A customer wrote in this morning about an investment property they’re looking to buy in Blacksburg. As many parents of students at Virginia Tech and Radford do, they want to buy a place for their kids to live in while they’re here at school, and the relative stability of the New River Valley market has meant that – for the most part – these have been solid investments. It wasn’t always the case, however. A quick back story …
In the early 2000’s, these types of investment properties were all the rage. Investors were snatching up condos and townhomes like crazy – the cost of borrowing money was low, rents were stable and rising, and there was a steady group of renters year in, and year out. You can see a visual of that in the chart below, showing sales of condos and townhomes in Blacksburg and Radford going back to 2003, I suggest to check out some coal harbour condos for sale which are at really great price. After the real estate crash in 2008 (which really hit us in 2010), interest in these types of properties fell dramatically, and that was due in part to much-needed lending restrictions. Lenders were requiring larger down payments, in the neighborhood of 25% or more, and often denying loans due to inflated investor numbers in complexes – in other words, too many investors and not enough owner-occupants.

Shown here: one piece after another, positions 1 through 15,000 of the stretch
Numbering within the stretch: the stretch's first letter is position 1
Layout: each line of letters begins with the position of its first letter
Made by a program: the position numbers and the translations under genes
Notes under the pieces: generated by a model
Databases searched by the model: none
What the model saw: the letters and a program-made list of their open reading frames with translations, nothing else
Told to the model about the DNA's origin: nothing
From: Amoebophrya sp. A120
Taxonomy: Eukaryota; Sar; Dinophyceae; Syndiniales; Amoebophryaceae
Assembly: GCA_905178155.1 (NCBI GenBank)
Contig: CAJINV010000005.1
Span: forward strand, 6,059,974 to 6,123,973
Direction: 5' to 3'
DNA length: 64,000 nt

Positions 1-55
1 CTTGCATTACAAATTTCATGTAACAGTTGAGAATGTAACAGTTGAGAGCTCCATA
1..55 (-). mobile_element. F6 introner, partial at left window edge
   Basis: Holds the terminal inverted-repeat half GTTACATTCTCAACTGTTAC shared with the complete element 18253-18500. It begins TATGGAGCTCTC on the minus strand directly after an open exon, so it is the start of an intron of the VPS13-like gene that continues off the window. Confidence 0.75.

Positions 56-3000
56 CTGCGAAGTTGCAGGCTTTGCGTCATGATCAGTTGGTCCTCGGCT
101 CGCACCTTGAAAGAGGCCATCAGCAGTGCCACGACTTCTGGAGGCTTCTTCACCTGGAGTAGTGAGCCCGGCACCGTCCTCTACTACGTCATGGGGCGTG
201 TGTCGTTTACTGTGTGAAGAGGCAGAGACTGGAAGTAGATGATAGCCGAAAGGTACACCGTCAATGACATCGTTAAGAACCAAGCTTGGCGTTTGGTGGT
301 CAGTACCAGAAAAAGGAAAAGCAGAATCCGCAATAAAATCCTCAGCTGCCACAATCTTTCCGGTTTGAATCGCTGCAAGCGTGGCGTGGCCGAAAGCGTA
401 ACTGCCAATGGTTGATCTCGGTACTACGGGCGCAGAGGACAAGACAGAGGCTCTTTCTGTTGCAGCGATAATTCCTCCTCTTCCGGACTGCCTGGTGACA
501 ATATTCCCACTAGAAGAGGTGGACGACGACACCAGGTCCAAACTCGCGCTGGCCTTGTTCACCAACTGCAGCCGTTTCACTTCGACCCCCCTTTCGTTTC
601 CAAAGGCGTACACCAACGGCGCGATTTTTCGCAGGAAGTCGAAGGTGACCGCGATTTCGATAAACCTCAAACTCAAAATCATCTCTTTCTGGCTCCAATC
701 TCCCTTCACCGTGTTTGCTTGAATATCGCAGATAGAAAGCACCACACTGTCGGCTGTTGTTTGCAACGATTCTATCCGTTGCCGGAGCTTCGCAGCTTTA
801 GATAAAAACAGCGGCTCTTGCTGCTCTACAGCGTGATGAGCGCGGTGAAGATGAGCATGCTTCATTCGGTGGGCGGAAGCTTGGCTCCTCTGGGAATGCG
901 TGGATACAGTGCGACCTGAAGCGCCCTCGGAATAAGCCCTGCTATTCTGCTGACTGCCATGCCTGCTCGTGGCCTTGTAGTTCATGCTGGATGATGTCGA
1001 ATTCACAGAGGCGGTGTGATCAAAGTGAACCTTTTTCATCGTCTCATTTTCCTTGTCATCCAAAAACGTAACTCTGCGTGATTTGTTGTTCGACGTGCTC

One note – the volatility of the Radford line below is related to the relatively low number of sales in the area during the time period.
As you can see from the above chart, interest in these types of properties really didn’t start to pick up again until 2014, which corresponds with the relaxation of lender guidelines. Starting in 2013/2014, as we started to see improvements in the overall economy throughout the country, lenders started loosening their requirements on financing for investment properties. But that doesn’t answer the question of WHY condos and town homes can be difficult to finance. As I wrote to a customer this morning, in a nutshell:
For conventional, secondary market loans, banks don’t like to see high investor penetrations in condo complexes. The line of thinking is that people are more likely to default on their investment property(ies) before their primary residence, so guidelines for things like condos are a good bit tighter. It’s important to know that often, traditional banks like will run these complexes through their algorithms and deny the loan due to too many investors in a complex and not enough owners. If they don’t deny it, the other condition they typically add is a higher downpayment, of 25-30% or more. This is why I continue to suggest local lenders – in college markets with high investor numbers, they look at the market as a whole and not as a formula.
If you’re considering buying or selling a condo or townhome here in South California, you can visit us at https://southerncaliforniahomebuyers.com/sell-your-house-fast/ for more info. The opportunities to make what has typically been a solid investment are there, but it’s not without risk. Let’s talk about those, as well as the rewards, and see if it makes sense for you.